Going to Shows Alone: A Roundtable on Living (And Partying) with Social Anxiety

unnamedIllustration by Emily D.

Lorena Cupcake (Editor of Store Brand Soda / Social Media at Do312): Thank you so much for taking the time to chat with me today. Most of the people reading this probably know this, but my name is Cupcake, and I help run Store Brand Soda. I’ve been going to shows since my face got smushed against Courtney Love’s boob at age 11, and I also am diagnosed with Tourette Syndrome and Generalized Anxiety Disorder.

Salvation Emily (Editor of Store Brand Soda): Hey I’m Salvation Emily. I got a late but enthusiastic start on going to shows in my early 20s and have been at it for the last 10 years!

Emily D (Art Director / Designer / Loner at shows): Hey I’m Emily, I’m an art director / designer with social anxiety and a love for live music. I also got a somewhat late start with going to shows (grew up in rural Kansas so not a lot of opportunity) but it’s one of my favorite things to do now.

Lorena Cupcake: I think there’s this common conception of people as either introverts or extroverts. Either you find being in public totally exhausting, or it revitalizes you and is really important to you. For me, I find it’s really a combination; it takes a lot out of me, but I also get a lot out of it.

Emily D: I’m definitely more introverted than not, social situations always take a lot out of me but I enjoy situations where you are with a lot of people but maybe not actively engaging with them – i.e., going to shows alone.

Salvation Emily: I’m super unsure of myself in new places and around people I don’t know. When you add in the “cool kid” status of rock shows, it can feel overwhelming.

Emily D: Yeah, I also have this feeling of not belonging, or not being “cool” enough I guess. I’m always afraid I’ll run into someone who I sorta know and not know how to handle that situation.

Salvation Emily: I think what did it for me was I just got sick of waiting around for friends to come to shows with me and started going alone. One of the first shows I went to solo was Fishboy in Toledo in 2007. I was literally the only person there not playing that night. I didn’t talk to a single person and just bailed afterwards. But the show was great and I was so happy I got to see the band. After that, I knew I’d still have fun, and I knew I’d already had a super awkward time and lived.

Lorena Cupcake: I’ve written about this before, but I really tend to use fashion to cope with that feeling of outsiderness. I have this whole ritual, putting on a record, packing a bowl, picking out my punk vest, pregaming, putting on my new favorite band’s shittily silkscreened t-shirt or going out of my way to look fuckable.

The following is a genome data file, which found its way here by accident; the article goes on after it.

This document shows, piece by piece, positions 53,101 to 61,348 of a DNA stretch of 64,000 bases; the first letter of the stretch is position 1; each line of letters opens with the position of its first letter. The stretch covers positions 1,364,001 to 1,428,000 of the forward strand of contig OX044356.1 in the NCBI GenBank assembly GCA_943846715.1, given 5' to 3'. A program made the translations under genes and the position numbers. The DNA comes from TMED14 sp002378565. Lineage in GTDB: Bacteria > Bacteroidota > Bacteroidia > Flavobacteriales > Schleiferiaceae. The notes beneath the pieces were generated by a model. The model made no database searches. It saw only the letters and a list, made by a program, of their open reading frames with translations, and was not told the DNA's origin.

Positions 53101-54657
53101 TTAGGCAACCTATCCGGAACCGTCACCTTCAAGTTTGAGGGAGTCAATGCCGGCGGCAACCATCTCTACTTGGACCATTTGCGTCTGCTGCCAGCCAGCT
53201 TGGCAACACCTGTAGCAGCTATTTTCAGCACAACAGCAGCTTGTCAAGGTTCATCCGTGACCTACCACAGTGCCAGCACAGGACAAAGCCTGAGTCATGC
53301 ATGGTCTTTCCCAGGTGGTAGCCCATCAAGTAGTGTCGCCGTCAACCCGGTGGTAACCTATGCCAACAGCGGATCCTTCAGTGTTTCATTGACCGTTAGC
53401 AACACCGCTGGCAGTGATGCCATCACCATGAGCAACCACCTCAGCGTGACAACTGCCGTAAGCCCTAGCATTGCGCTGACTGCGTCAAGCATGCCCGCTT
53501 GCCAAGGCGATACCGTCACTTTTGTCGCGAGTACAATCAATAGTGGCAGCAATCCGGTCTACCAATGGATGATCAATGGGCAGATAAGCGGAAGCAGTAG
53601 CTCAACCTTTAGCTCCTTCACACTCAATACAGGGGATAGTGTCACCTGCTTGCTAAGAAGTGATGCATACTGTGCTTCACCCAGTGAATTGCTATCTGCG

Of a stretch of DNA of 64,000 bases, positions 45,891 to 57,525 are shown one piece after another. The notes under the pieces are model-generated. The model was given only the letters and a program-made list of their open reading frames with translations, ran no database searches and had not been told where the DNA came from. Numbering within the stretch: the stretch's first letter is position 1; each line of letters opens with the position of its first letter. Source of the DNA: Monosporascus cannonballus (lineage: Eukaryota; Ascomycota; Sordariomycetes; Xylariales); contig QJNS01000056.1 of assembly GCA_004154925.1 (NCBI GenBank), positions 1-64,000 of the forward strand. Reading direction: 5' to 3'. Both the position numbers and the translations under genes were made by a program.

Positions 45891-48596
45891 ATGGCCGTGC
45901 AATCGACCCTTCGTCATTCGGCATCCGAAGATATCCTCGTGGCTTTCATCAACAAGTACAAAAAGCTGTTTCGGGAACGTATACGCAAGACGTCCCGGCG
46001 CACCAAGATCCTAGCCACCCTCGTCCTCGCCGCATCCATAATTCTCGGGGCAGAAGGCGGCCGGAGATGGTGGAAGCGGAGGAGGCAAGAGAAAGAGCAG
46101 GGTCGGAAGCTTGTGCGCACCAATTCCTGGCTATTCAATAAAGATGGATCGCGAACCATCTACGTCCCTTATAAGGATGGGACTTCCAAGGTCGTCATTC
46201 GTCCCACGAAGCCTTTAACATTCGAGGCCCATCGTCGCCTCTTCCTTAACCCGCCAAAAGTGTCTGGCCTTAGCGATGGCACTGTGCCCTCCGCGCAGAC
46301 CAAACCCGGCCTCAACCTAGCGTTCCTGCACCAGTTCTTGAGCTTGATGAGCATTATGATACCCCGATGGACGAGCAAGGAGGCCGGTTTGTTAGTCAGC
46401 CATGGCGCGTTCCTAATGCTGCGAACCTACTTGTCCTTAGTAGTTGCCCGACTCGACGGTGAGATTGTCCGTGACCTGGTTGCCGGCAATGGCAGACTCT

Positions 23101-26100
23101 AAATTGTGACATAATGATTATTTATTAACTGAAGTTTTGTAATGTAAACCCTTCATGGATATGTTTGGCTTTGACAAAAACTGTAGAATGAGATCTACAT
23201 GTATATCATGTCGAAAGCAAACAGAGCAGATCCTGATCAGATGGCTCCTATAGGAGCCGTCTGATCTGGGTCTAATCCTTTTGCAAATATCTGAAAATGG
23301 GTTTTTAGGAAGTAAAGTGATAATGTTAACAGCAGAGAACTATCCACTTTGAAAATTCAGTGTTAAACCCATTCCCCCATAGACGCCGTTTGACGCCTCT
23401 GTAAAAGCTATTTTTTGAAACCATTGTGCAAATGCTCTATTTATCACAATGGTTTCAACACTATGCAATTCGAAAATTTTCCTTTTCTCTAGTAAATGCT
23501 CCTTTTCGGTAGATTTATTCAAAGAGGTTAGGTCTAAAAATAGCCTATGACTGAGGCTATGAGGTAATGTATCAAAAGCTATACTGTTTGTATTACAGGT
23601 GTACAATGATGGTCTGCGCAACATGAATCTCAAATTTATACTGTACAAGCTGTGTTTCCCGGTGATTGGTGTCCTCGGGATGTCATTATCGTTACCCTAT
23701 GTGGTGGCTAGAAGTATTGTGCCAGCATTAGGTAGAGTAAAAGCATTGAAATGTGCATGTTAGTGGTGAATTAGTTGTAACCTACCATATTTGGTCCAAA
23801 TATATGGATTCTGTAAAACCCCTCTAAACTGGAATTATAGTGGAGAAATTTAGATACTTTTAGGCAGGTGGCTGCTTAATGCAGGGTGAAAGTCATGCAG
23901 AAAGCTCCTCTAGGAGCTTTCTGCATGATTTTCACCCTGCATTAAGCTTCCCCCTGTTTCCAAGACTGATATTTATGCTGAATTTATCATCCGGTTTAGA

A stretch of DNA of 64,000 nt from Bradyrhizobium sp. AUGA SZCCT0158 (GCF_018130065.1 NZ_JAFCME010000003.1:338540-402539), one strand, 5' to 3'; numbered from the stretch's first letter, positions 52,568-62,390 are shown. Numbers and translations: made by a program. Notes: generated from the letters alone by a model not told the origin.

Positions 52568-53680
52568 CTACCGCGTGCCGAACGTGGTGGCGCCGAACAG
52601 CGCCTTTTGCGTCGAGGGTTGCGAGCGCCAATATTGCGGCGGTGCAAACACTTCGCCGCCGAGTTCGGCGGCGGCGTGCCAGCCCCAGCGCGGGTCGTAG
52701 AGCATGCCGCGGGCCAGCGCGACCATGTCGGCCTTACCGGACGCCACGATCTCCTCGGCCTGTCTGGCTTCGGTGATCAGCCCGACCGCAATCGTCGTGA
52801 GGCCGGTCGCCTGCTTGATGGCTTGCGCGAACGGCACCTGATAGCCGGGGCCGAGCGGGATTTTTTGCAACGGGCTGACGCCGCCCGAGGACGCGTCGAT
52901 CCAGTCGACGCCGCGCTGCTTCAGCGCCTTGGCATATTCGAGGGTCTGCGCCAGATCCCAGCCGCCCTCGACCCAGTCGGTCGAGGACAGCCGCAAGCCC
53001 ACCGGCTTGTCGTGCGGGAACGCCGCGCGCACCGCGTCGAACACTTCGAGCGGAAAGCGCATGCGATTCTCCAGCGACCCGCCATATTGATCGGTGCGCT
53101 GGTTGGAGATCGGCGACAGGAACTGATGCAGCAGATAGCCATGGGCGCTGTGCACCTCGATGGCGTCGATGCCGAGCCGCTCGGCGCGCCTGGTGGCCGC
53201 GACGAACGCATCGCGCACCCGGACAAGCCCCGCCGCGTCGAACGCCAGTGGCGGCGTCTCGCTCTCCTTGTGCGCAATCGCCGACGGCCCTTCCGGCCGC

Emily D: I do a fashion / getting ready ritual too. It’s mostly just picking out an outfit I know I feel good in. Usually a lot of black. It helps to feel confident. Having patches or a pin or something is a great conversation starter – though I think going to shows and talking to no one is also fine. At least for me.

Salvation Emily: I try not to let myself get too anxious about fashion because I don’t want to signal that I had to *try* to look cool enough to be here, but I do try to make my style match the genre of music being played if I need a confidence boost to get out of the house that day.

21939850069_8c21c13e6f_oPhoto By F. Holland Day, Courtesy Library of Congress

Lorena Cupcake: What are some things y’all do at shows to be chill if you’re straight up alone and don’t know anybody? Cause I’ve been there too, often at DIY spots where everyone knows EVERYONE.

Salvation Emily: I am the worst at actually going to DIY shows if I can’t bring a friend. I get so anxious about it and usually talk myself out of it.

Lorena Cupcake: I’ll admit I get anxious about going to new DIY venues. I’m a sloppy party punk, as woke as I try to be I get nervous about showing up at 6pm in a room of activist punks I don’t know. I don’t know how their punk time runs, I don’t know if I can drink the beer I brought or not, everybody there knows each other but nobody knows who the fuck I am.

I think DIY spots are structured a little more like a house party, and bar shows are structured, like, well, a drunk version of classical music or theater?

So if you don’t have ANYONE to talk to it FUCKING SUCKS.

Emily D: I’m usually always straight up alone. I struggle with new venues. If I haven’t been somewhere before I definitely like to find someone to go with me.

While the bands are playing it’s great because you can just feel the music but between sets is when I tend to feel awkward, when everyone stops to talk to all their buddies. I do a lot of looking at my phone, finding a wall to lean against, getting a drink.

Salvation Emily: I know all the corners to stand in and feel invisible at venues.

Lorena Cupcake: That is literally on the list from the very first meeting we ever had about Store Brand Soda, of articles we wanted to write. “Corners to stand in.”

Salvation Emily: So the Bottle is the best obviously since there’s Tall Guy Spot, the little alcove by the ramp, and then that little dip in the floor where the floorboards used to be rotted away along the wall by the stage. Sometimes gear gets piled over there and you have a fort to hide in.

Lorena Cupcake: My top Chicago corners: Tall Guy Spot at The Empty Bottle, the fan by the ground level bar in Subterranean (not my favorite venue, but my favorite fan), and leaning against the 7″s or by the Goosebumps beanie bag in Bric-a-Brac.